I waited too long to buy myself a ticket before the show sold out, but I really wanted to go out dancing and see some music, so I showed up on a chilly April night hoping to find an extra ticket to The Rapture. I hung around outside the Music Hall of Williamsburg, unaggressively, and eventually grabbed an entrance about 5 songs deep into the set.
I beelined for the elevated portion of stage left to solidify a view of the band and scope the scene. Officially warm and in the depths of a smooth, solid sound, The Rapture had the crowd staggering about in a sea of blue light. Bodies deep in sway increased the heat, so I stripped myself of extra layers, shoved them between my feet on the dingy floor, and commenced to dancing.
It can be awkward to appear within a crowd, seemingly out of no where, and dance alone. Most of the time people assume you are drunk. Or at least I do. But then again, I'm a judgmental drunk in the company of nothing but live music and my thoughts. (To be fair, other times too).
So there I was, gyrating clumsily and postulating. The Rapture draws strange emotions out of me for many reasons. The lead singer is a recent Catholic convert, and I strayed from that path long ago. The religiosity of their latest album In the Grace of Your Love does not go unnoticed, but it is so damn catchy that I try not to burst into flames in my sinful skin. The people around me appeared to be outrageously smashed. Maybe not everyone yet, but there was this lanky dude who continued to fall over the hand rail into the crowd below. A disgruntled man caught him over and over, protesting his sloppy behavior. The lanky guy was clearly having a really good time and couldn't care less, and was likely on drugs, I thought with a smile. I was already feeling devilish, so when my smile crept into a snicker, I found myself feeling unapologetic for the angry guy for some reason.
As Luke Jenner belted the line "aren't we all children" from one of my favorite songs on the album, a lingering thought floated around in the loud, dusty air. I closed my eyes and danced a little harder to try to remove myself from expressing unwarranted unkindness toward this stranger. It passed quickly, and not too long later, after one fall too many, the angry guy and I exchange a "what can you do" look before he and his date moved on to more a more comfortable space.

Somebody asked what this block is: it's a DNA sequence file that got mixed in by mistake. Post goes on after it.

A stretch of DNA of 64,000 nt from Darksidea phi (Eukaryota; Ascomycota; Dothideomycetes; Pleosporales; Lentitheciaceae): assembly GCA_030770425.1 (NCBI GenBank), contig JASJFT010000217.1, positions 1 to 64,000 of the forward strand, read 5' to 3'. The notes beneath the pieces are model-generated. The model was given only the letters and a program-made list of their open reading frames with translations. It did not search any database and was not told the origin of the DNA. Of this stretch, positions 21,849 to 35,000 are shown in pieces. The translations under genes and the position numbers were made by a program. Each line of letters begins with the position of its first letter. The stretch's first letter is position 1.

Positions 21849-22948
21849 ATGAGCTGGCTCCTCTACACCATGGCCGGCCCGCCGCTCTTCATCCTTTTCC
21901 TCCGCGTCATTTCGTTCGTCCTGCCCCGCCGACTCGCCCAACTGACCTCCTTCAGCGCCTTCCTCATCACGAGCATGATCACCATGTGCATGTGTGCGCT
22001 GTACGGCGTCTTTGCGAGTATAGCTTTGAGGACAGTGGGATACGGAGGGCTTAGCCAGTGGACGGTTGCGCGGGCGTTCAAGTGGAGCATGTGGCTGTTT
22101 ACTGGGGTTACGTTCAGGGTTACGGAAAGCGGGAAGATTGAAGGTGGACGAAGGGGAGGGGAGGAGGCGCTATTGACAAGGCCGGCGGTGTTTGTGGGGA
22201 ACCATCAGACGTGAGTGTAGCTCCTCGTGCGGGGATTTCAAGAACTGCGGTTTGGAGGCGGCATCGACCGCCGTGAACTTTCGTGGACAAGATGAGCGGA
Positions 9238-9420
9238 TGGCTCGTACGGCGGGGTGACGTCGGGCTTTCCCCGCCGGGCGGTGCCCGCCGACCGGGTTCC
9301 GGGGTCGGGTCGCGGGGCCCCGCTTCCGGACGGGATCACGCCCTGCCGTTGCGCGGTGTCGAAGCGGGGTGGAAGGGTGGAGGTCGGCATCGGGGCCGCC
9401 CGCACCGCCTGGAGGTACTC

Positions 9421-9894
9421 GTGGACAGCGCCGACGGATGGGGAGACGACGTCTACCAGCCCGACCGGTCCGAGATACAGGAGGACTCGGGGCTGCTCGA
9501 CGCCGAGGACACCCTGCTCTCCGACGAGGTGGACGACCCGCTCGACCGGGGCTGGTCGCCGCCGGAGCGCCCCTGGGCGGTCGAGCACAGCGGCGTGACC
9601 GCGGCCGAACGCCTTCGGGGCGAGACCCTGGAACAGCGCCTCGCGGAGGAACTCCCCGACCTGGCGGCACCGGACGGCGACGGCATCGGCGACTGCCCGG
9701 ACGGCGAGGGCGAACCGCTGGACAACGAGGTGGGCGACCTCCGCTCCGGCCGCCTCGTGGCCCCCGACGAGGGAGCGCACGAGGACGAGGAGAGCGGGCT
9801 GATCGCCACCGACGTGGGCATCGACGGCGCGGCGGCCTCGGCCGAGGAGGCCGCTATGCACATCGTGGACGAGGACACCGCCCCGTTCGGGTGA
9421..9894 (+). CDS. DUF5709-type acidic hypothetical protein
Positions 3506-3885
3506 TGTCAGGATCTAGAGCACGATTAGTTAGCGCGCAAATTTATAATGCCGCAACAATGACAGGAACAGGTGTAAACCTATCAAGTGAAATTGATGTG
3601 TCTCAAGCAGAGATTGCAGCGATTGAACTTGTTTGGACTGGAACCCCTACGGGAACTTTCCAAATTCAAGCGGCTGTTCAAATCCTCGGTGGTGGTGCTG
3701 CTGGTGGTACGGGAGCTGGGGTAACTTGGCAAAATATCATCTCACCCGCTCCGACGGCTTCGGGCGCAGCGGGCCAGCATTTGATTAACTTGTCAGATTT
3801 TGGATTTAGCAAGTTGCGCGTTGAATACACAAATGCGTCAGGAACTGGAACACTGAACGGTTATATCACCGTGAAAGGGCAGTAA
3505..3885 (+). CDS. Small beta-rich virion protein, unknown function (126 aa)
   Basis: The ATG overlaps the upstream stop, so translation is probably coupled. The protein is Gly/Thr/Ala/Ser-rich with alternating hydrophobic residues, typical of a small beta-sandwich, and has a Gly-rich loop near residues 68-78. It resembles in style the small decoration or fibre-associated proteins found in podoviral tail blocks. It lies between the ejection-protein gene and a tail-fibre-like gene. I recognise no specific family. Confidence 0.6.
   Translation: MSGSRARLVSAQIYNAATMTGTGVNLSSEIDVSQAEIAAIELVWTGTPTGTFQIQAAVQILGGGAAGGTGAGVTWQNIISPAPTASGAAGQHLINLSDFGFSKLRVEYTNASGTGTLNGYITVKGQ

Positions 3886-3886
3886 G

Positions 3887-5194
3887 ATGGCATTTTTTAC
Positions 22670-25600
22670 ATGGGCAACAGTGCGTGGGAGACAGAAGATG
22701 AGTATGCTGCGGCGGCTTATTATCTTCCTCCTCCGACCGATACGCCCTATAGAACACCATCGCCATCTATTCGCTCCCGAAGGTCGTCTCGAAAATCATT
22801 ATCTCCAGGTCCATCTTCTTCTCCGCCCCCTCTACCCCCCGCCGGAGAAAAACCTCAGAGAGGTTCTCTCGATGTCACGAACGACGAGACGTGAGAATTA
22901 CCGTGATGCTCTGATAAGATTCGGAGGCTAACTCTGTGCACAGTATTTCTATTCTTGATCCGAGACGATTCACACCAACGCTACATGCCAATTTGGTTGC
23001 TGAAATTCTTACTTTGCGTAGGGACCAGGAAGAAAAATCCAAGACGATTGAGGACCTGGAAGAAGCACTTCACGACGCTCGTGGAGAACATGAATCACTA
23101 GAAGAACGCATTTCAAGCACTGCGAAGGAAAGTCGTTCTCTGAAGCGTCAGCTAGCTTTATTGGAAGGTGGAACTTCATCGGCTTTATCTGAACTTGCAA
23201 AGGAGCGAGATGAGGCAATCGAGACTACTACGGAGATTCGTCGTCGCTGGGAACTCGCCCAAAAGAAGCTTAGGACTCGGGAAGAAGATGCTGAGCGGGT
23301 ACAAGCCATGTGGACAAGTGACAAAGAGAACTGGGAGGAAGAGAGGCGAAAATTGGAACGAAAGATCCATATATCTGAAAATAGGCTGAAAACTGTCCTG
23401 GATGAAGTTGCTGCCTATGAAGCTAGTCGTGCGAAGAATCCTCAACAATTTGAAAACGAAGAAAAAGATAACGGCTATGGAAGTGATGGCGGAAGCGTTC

As less Catholic guilt and more staggering pleasure set into the beats, I moved silkily, happily. Somehow the lanky guy landed his focus on me in the crowd, though I don't know how as I couldn't see his face through the glare of the blue light-scape and the blur of my own dancing. Perhaps he could see better than I and thought the whatev-half-shrug-with-a-smile I gave Dude was meant for him. Whatever the motivation, his thoughts brought him to me at that moment, and he leaned over and kissed me deeply on the mouth. I stepped back and we separated briefly, bewildered. A second later, as he picked up courage from himself, but not support from his friends, he went in for another. A burly guy (who looked like he might be named Dan) reached over and grabbed him cautiously and pulled him away from me, mouthing an apology in my general direction.
At that point, not sure what to make of the strange world I had stumbled into, I refocused my efforts on a more proper sway, and began to enjoy the band again. They played "Sister Savior" and I tried to refuse to be reminded of my ex, though I could see his stupid face clearly in the darkness. I turned my thoughts to the kid who kissed me, smiled in appreciation for the anonymous distraction and sang along. At the end of that song, I decided to grab a drink and see if the sound was any better on the other side (it is not any different in fact). When I returned to my nook, the burly guy and some other folks had maintained their turf, though lacking the lanky lip-locker.
Better for it, I thought. I came to dance, so I got back to it, abuzz. My mind racing, limbs adjusting to the pace, and me, there, pushing and singing. They closed out the night with "How Deep is Your Love?" and I am truly glad I made it out, for all its awkward glory.